Tyrannical but ailing tycoon Charles Richmond (Richardson) becomes very fond of his attractive Italian nurse, Maria (Lollobrigida). The nurse, in turn, falls in love with Charles' ne'er-do-well nephew Anthony, (Connery) who plots ways to gain control of his uncle's fortune.
-This film, one of the earliest starring Sean Connery, has strong and alluring power of its own. The visual settings are magnificent, and Gina Lollobrigida was never more seductive or beautiful than in this motion picture. Connery shows more depth than in many of his later films--one wonders what direction his career might have taken if he had not fallen into the clutches of "Cubby" Broccoli and the whole 007 thing. Sir Ralph is, well, Sir Ralph--imperious, petulant, old school upper class damn-the-servants Brit...This film plays strongly to anyone interested in the psychological stress a crime induces in the various participants, and this is one of the many factors that separate it from the run of the mill police procedural. Finally, it has an evocative and excellent musical score--and no wonder, since Rimsky-Korsakov's Cappricio Espanol features prominently as a mood-setter. Altogether, a good rainy afternoon movie!
-So they don't make 'em like this anymore, really. Photography does wonders here. Players and story get thick into it. Gina L the very meaning of woooman...yummy thing. Story keeps you hanging on. Yes there is the Bondian flair to Sean but are we all prisoners of our being. Music, customes and editing round it out. Just a real treat from when movies were still movies not film de art or music videos.
-Wheelchair in opening (and lingering) credits. We see wheelchair as vehicle by which aged zillionaire is moved around. At end of movie, Sean Connery's cowardly, fleeing character is hit by wheelchair, and he tumbles down many stairs until he hits his head on steps and dies. A fitting ending to a nasty villain. I was hoping the uncle was really alive, playing a dastardly trick on nephew and "widow". Great performances by all actors. I was even hoping the whodunit was done by Thomas and/or his brother, as they had been so humiliated by the old buzzard, or even the yacht captain who had also been personally embarrassed. I felt that the way that old Richmond treated the servants was extremely racist and uncalled-for; I hope that this movie could not have been made today, with its decimatingly cruel treatment of persons who are not of the so-called white elite. The fitting ending, however, was that said wheelchair was sent rolling (aimed?) by one of the aforementioned servants (I am not sure which one), hitting Sean Connery as if it had been Oddjob's murderous hat from "Goldfinger".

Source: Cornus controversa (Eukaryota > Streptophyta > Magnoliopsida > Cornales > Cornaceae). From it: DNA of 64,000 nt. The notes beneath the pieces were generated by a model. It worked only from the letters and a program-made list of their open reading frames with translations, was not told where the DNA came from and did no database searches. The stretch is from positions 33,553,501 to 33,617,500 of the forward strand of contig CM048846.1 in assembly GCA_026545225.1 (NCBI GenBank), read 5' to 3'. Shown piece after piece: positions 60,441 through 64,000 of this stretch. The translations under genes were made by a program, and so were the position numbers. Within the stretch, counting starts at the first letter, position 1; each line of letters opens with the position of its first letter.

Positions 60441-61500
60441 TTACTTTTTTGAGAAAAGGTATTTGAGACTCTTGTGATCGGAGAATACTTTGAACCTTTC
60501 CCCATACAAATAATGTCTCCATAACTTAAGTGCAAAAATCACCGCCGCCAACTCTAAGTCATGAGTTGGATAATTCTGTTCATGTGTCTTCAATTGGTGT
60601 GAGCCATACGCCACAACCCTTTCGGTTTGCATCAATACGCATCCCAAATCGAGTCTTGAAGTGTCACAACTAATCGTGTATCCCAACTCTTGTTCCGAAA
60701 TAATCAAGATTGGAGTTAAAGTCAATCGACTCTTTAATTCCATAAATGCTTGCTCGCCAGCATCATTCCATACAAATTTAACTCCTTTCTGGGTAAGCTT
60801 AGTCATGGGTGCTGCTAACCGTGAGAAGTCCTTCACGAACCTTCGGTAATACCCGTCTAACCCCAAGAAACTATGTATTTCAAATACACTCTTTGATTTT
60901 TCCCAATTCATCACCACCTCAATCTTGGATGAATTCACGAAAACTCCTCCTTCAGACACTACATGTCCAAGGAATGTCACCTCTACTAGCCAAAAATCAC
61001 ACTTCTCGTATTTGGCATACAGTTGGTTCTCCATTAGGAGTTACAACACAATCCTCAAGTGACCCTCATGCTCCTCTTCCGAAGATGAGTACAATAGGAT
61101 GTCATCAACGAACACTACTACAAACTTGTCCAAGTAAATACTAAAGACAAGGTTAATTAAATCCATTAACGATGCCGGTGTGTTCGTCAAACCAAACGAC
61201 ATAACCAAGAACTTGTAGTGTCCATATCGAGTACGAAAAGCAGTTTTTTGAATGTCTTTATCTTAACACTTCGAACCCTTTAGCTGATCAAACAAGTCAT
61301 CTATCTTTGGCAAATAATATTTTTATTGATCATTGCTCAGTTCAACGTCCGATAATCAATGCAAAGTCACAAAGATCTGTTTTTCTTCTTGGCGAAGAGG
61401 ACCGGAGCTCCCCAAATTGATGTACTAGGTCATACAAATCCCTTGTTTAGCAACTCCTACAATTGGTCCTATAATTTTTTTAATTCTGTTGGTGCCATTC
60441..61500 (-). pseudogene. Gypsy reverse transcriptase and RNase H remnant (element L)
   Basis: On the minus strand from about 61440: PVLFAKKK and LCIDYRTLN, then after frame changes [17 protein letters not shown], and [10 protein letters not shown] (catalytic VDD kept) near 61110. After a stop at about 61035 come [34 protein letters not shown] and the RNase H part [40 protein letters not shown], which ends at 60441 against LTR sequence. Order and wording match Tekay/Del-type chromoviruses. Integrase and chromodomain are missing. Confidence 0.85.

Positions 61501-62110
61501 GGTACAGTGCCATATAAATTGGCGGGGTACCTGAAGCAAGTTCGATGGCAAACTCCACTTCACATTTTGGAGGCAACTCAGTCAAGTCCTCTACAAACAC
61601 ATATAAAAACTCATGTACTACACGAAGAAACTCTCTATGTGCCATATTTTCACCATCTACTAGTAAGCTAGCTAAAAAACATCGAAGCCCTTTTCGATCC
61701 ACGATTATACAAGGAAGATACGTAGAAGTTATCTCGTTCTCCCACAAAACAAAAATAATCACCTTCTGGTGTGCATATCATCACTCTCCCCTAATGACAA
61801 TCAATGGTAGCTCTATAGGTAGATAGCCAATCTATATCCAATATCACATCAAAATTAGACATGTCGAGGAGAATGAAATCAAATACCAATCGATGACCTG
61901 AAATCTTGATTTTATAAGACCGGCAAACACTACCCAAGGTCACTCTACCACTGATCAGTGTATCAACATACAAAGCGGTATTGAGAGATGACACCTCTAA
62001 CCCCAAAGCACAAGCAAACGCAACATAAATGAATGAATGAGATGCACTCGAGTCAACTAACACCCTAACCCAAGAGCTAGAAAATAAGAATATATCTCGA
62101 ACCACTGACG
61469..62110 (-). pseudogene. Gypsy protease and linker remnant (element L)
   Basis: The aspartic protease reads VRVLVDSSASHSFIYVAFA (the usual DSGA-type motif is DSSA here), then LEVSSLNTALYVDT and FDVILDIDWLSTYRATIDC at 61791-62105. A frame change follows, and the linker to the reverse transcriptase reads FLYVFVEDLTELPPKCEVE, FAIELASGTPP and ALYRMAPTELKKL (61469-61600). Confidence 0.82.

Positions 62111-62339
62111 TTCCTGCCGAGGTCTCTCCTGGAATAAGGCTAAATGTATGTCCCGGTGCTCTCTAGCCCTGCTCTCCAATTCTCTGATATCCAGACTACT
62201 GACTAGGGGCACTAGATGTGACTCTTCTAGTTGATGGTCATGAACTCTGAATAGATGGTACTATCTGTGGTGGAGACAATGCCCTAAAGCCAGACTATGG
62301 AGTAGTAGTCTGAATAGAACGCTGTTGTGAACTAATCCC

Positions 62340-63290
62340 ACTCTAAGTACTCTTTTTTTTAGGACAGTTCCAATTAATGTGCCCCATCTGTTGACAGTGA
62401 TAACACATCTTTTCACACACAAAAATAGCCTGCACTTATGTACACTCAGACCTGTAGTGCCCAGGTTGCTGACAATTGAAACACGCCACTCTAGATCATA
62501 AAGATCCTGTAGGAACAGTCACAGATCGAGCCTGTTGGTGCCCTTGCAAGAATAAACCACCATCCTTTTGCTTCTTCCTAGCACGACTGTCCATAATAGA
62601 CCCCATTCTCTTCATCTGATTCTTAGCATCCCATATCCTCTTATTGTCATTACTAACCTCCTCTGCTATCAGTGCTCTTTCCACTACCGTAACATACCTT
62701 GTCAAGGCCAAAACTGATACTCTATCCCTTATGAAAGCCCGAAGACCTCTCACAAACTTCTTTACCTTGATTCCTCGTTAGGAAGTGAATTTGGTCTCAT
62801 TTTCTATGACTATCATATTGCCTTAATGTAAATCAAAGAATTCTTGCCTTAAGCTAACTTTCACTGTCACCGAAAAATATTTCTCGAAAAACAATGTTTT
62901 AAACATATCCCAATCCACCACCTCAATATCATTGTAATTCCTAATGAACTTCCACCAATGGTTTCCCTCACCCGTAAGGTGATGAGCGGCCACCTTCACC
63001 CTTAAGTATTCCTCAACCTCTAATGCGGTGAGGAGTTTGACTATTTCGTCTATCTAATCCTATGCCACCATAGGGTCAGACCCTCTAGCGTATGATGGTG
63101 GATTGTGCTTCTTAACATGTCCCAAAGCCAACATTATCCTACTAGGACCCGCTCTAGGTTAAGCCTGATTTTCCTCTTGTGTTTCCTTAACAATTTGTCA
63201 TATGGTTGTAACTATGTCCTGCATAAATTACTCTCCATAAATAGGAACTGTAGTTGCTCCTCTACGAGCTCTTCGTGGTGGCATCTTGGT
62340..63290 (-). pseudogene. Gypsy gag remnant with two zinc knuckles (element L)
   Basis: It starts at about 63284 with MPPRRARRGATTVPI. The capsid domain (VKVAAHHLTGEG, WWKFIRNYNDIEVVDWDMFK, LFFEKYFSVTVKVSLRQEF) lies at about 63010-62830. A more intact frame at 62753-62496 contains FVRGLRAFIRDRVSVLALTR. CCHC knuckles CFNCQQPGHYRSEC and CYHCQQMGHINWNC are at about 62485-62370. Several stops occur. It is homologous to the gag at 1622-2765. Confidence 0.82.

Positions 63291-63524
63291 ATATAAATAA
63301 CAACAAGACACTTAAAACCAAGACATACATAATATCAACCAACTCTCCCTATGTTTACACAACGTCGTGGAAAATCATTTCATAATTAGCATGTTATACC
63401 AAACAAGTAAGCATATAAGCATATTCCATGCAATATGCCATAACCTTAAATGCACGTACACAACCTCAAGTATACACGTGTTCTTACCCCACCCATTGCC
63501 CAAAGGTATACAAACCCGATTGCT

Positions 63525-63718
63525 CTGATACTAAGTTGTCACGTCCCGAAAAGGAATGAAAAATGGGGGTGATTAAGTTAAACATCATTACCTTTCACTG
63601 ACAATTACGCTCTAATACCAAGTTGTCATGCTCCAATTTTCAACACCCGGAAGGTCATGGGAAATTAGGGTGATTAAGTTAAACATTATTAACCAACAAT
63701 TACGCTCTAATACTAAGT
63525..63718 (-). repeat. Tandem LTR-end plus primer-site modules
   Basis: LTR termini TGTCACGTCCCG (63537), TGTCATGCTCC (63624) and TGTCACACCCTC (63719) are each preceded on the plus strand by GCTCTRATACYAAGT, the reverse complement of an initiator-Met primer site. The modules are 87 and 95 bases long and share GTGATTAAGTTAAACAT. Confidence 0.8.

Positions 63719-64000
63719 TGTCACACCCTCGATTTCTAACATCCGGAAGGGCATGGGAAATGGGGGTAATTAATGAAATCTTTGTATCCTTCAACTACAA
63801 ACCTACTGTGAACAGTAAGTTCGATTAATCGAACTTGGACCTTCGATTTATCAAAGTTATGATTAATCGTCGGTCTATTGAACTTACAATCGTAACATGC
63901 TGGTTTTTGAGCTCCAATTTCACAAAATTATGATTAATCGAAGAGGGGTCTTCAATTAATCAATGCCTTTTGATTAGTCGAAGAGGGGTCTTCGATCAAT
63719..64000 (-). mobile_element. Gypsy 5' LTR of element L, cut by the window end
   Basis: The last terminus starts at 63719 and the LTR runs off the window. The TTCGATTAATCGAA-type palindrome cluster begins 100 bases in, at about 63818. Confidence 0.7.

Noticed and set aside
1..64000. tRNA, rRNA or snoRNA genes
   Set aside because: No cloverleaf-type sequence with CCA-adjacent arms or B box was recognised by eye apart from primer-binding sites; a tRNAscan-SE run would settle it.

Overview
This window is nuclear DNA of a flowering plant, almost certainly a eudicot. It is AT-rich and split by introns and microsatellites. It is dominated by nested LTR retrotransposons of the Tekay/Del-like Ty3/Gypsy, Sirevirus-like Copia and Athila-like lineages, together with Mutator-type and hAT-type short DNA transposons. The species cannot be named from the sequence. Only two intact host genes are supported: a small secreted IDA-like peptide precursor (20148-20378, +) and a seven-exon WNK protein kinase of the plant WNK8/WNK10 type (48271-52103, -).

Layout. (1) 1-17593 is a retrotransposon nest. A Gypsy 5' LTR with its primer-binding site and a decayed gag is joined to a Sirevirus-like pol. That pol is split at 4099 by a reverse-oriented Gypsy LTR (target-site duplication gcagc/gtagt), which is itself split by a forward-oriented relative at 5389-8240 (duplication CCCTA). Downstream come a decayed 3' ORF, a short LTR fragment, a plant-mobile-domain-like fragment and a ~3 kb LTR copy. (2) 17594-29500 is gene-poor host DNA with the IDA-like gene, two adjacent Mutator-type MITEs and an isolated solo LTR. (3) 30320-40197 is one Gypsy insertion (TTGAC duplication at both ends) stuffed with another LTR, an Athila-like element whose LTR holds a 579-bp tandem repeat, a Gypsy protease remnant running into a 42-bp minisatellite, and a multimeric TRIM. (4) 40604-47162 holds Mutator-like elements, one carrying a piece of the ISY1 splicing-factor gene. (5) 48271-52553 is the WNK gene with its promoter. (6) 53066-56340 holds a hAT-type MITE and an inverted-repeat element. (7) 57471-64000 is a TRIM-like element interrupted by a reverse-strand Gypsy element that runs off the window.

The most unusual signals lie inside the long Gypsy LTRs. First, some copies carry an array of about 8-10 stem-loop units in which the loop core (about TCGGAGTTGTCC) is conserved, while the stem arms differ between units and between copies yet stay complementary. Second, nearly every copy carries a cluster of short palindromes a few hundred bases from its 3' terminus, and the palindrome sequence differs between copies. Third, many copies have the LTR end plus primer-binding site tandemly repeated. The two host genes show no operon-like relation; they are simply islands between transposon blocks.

I studied Italian in the last three years. I enjoyed listening to Gina Lollobrigida's accent and her speaking some Italian to people on the island. She had top billing in this movie. It was about HER. She looked stunning and ravishing. I was hoping that her character would tell old Richmond daily to go to hell and to stop being such a spoiled brat, as her price for marrying him. At any rate, she ended up taming him, and he ended up softening up from being a previously very evil man.
I enjoyed this movie. I realize Sean Connery wanted to play the villain this time, and he did so very well, even to the point of becoming sadistic and schizo-lunatic-psycho; you get the picture.
Writers:Catherine Arley (novel), Robert Muller (screenplay)
Gina Lollobrigida ... Maria Marcello
Sean Connery ... Anthony 'Tony' Richmond
Ralph Richardson ... Charles Richmond
Alexander Knox ... Detective Inspector Lomer
Johnny Sekka ... Thomas
Laurence Hardy ... Baynes, the butler
Peter Madden ... Yacht Captain
Danny Daniels ... Fenton
Noel Howlett ... Assistant Solicitor
Release Date:27 August 1964 (West Germany)
Also Known As:La mujer de paja
Filming Locations;Mallorca, Balearic Islands, Spain